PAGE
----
More than 1.4 million people have fled their homes, nearly half crowding into U.N. schools and shelters. Humanitarian workers say the trickle of aid Israel has allowed to enter from Egypt in the past week is a tiny fraction of what is needed. Gaza hospitals have been scrounging for fuel to run emergency generators that power incubators and other life-saving equipment.
The U.N. agency for Palestinian refugees, which runs an extensive network of shelters and schools for nearly half the displaced Gaza residents, has lost contact with most of its staff, spokeswoman Juliette Touma said Saturday. She said that coordinating aid efforts was now “extremely challenging.”
The intensified air and ground campaign raised new concerns about dozens of hostages dragged into Gaza on Oct. 7. On Saturday, hundreds of relatives of hostages gathered in a square in downtown Tel Aviv, demanding to meet with Gallant and Prime Minister Benjamin Netanyahu.
Some in the group demanded that Israel push for the release of all hostages before proceeding with the campaign against Hamas. Protesters wore shirts emblazoned with the faces of their missing relatives under the word “kidnapped” and the words “Bring them back.”
The families “feel like they’re left behind and no one is really caring about them,” said Miki Haimovitz, a former lawmaker and spokesperson for the group. “No one is talking to them. No one is explaining what’s going on.”
Gallant later said he would meet with the families on Sunday.
In Cairo, Egyptian President Abdel Fattah el-Sissi said his government was working to de-escalate the conflict through its talks with the warring parties to release prisoners and hostages. He didn’t provide further details.
The Israeli army spokesman, Rear Adm. Daniel Hagari, said the confirmed number of hostages was 229, after four were released in recent days through mediation by Qatar and Egypt. He dismissed news reports about a possible cease-fire deal in exchange for the release of hostages, saying Hamas was engaged in a “cynical exploitation” of the anxieties of relatives of hostages.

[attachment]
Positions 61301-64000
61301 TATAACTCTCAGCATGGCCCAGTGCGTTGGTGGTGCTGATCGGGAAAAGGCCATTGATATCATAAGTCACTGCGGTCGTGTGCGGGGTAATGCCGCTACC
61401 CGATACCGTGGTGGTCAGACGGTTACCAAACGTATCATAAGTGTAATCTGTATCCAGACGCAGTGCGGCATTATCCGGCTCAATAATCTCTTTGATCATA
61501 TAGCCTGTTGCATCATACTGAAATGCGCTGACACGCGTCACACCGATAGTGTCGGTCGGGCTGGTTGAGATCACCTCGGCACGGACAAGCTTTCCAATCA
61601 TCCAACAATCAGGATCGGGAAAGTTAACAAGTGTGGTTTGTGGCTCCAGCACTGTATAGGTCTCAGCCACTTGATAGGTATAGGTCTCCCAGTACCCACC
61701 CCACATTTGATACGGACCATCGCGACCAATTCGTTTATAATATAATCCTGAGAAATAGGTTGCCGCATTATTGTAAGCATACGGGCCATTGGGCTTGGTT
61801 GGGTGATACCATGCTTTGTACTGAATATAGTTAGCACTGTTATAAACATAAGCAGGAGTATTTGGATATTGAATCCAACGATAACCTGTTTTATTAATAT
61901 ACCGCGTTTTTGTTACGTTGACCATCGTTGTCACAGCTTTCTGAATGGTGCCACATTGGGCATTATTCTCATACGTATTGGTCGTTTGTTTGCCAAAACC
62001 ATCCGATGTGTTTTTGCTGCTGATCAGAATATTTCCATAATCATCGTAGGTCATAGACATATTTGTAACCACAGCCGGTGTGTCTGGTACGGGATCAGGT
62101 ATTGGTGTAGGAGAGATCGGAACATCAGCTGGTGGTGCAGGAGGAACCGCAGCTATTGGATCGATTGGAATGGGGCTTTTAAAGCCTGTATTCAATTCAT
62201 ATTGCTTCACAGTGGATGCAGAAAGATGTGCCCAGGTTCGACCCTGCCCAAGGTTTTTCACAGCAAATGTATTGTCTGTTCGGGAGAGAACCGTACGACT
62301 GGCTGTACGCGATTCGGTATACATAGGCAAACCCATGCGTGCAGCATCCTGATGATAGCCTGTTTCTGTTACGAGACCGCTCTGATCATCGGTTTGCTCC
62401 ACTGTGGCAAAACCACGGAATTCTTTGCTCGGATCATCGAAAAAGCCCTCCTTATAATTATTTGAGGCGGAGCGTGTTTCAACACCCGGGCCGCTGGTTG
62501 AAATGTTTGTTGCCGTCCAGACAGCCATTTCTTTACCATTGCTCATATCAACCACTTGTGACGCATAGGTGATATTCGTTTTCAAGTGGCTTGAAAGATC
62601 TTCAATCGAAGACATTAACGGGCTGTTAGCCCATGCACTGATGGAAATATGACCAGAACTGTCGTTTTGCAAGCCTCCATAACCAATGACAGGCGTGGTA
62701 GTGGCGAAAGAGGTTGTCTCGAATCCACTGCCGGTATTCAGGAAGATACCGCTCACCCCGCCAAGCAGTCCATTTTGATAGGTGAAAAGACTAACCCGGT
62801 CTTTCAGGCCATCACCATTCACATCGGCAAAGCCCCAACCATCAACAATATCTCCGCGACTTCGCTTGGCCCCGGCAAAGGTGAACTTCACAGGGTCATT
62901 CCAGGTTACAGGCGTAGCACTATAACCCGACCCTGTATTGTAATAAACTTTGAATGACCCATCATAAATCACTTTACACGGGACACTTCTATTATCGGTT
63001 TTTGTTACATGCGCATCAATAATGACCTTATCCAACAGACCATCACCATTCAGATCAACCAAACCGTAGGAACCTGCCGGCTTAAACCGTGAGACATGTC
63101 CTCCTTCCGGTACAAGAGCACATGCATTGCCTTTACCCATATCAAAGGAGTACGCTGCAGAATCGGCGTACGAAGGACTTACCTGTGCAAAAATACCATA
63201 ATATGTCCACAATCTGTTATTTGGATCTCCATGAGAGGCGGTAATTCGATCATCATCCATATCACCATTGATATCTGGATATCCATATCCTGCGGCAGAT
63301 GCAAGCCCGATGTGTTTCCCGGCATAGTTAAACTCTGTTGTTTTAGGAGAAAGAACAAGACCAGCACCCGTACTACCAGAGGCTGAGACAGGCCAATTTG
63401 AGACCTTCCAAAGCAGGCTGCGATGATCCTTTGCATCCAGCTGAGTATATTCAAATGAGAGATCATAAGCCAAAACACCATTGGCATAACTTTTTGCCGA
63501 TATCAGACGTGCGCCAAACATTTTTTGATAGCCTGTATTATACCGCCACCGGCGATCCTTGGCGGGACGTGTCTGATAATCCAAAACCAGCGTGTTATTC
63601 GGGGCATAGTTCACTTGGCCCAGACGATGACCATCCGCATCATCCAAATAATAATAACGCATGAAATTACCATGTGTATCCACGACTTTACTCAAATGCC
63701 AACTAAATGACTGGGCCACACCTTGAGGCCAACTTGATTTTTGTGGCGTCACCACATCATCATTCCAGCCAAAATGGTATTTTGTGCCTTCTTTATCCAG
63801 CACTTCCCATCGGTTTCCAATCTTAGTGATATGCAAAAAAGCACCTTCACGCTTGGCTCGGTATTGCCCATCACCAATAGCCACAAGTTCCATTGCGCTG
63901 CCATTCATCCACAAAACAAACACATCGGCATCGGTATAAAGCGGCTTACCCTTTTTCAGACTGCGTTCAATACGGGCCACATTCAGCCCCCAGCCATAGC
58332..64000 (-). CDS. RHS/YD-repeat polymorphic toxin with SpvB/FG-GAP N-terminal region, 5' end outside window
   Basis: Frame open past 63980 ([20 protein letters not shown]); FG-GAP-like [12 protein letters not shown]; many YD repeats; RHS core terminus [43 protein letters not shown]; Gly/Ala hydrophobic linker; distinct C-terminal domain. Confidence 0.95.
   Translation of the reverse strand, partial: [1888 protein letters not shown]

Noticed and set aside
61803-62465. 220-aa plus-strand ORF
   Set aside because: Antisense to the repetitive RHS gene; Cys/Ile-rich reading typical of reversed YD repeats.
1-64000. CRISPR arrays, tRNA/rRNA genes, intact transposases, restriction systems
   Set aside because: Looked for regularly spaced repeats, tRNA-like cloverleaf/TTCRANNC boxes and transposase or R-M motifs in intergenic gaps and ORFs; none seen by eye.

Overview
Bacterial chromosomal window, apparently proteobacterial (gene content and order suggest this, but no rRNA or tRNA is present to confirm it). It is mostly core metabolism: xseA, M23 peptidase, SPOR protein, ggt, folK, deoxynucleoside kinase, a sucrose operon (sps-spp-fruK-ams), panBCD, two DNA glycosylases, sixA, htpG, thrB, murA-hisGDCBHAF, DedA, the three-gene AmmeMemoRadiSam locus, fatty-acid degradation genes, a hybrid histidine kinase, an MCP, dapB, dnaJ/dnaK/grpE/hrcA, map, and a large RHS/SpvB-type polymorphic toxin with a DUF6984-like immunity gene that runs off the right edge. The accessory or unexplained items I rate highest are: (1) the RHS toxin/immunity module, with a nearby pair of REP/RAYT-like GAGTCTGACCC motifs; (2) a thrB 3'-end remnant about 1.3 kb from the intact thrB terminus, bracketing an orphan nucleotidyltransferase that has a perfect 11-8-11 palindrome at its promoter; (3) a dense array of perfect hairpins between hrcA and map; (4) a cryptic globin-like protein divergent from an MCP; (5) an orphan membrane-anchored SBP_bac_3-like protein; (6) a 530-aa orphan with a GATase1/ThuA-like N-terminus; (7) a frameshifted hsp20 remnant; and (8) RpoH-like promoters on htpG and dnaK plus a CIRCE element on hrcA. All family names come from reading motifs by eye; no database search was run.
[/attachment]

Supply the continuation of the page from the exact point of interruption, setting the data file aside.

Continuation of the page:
More than 1,400 people were slain in Israel during Hamas’ Oct. 7 attack, according to the Israeli government. Among those killed were at least 311 soldiers, according to the military.
Palestinian militants have fired thousands of rockets into Israel over the past three weeks.
The overall number of deaths in Gaza and Israel far exceeds the combined toll of all four previous Israel-Hamas wars, estimated at around 4,000.
Gallant said Friday that Israel expects a long and difficult ground offensive into Gaza soon. It “will take a long time” to dismantle Hamas’ vast network of tunnels, he said, adding that he expects a lengthy phase of lower-intensity fighting as Israel destroys “pockets of resistance.”
Israel has said it aims to crush Hamas’ rule in Gaza and its ability to threaten Israel. But how Hamas’ defeat will be measured and an invasion’s endgame remain unclear. Israel says it does not intend to rule the tiny territory but has not said who it expects will — even as Gallant suggested a long-term insurgency could ensue.
In Washington, the Pentagon said U.S. Defense Secretary Lloyd Austin spoke with Gallant on Friday and “underscored the importance of protecting civilians during the Israel Defense Forces’ operations and focusing on the urgency of humanitarian aid delivery for civilians in Gaza.” The Pentagon said Austin also brought up “the need for Hamas to release all of the hostages.”
The conflict has threatened to ignite a wider war across the region. Arab nations — including U.S. allies and ones that have reached peace deals or normalized ties with Israel — have raised increasing alarm over a potential ground invasion, likely to bring even higher casualties amid urban fighting.
Magdy reported from Cairo. Associated Press writer Samya Kullab in Baghdad contributed to this report.